Date of Award

Spring 1-1-2016

Document Type


Degree Name

Master of Science (MS)

First Advisor

Erin A. Tripp

Second Advisor

Patrick Kocioleck

Third Advisor

Nolan Kane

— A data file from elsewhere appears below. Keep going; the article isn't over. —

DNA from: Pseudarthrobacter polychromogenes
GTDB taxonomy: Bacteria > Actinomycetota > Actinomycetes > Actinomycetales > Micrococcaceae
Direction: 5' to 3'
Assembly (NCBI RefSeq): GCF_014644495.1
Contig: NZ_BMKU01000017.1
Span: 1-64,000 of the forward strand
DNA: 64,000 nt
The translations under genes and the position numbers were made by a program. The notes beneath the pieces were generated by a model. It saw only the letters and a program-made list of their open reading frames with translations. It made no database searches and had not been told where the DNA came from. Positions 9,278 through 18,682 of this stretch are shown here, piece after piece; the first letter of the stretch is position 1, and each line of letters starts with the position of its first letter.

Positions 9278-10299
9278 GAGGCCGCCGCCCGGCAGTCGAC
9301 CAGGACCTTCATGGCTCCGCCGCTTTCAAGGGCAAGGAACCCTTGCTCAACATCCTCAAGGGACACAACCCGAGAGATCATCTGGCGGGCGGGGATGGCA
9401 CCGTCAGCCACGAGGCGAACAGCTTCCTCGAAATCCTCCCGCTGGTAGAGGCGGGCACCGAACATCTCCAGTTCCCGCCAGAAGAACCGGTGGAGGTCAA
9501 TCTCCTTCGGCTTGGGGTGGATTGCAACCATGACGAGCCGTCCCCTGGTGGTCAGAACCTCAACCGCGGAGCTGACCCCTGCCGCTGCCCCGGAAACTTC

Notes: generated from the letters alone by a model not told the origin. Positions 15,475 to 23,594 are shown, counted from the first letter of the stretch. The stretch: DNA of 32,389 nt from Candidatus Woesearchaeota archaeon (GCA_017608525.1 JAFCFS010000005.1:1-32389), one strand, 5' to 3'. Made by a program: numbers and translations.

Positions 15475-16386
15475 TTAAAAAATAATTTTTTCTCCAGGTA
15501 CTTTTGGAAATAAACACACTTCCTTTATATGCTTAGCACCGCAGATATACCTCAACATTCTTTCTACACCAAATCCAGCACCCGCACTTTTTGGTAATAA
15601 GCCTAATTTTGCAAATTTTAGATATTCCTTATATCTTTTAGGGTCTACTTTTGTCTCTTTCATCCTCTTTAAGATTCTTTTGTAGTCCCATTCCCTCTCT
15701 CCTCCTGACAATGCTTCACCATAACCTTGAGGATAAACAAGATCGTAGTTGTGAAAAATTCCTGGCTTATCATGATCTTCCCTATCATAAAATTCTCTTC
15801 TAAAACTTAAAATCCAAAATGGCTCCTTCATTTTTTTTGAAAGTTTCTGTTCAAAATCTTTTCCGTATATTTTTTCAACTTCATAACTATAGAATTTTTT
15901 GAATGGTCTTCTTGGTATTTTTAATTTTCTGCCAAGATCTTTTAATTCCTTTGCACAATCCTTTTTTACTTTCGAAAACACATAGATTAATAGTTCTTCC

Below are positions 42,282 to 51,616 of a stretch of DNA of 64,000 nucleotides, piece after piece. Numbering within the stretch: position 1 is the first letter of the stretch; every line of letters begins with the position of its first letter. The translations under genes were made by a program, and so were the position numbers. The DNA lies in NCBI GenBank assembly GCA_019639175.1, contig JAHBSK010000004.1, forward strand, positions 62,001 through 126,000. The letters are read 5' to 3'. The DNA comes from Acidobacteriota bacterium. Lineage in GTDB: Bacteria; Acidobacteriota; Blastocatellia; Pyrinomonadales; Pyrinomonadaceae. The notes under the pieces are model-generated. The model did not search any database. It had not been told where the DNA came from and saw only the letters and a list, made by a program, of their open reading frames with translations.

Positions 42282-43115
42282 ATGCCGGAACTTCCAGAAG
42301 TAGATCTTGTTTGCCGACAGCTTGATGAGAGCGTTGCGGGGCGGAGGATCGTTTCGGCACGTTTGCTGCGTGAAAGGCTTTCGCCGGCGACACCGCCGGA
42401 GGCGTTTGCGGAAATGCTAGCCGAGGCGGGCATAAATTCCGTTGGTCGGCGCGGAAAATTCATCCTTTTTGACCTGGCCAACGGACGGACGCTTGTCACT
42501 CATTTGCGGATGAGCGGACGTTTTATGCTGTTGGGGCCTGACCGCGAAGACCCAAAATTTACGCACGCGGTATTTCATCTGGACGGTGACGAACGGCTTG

The genus Xanthoparmelia belongs to one of the largest and most species-rich foliose lichen families - Parmeliaceae. It occurs in generally arid regions around the world and is particularly abundant in southern Australia, South Africa, regions of northern South America, Mexico, and the southwestern U.S.A. (Elix 1986; Hale 1990). In the United States, Xanthoparmelia is extremely common in the state of Colorado and undoubtedly plays a significant ecological role. Since the late 18th century, scientists have described numerous species in this genus. Over the years it has become increasingly apparent that Xanthoparmelia is difficult to identify to a species level based on macro and micro morphology, leading to repeated descriptions of the same species, ambiguous keys, and other taxonomical challenges. It was not until chemistry started becoming a taxonomic tool that it became possible to better identify species with accuracy. While there are still some discrepancies that arise when using traditional methods of morphology-based identification with chemical information, it has become clear that the latter has proved to be an invaluable research tool to lichenology. However, achieving balance between merging traditional morphological keys and more chemical data has proved to be a delicate process. The following study emphasizes the use of Thin Layer Chromatography (TLC), protologue descriptions, distribution maps, and examination of type specimens to delimit Xanthoparmelia species in Colorado. Using the University of Colorado Herbarium (COLO) collection in addition to collections made by the author, a total of 18 species belonging to five different chemical groups are here recognized as occurring in Colorado. Two new synonyms are here proposed: X. angustiphylla with X. conspersa and X. arseneana with X. novomexicana. In addition, two names have been excluded from the list of Colorado species: X. taractica and X. hypopsila. A dichotomous key followed by a treatment of these 18 species (including type citations, morphological descriptions, and chemical information) is included. This treatment is the first to focus solely on this abundant yet taxonomically challenging genus in Colorado. It will be useful to a variety of users ranging from seasoned lichenologists to amateur natural historians interested in Colorado lichen biota.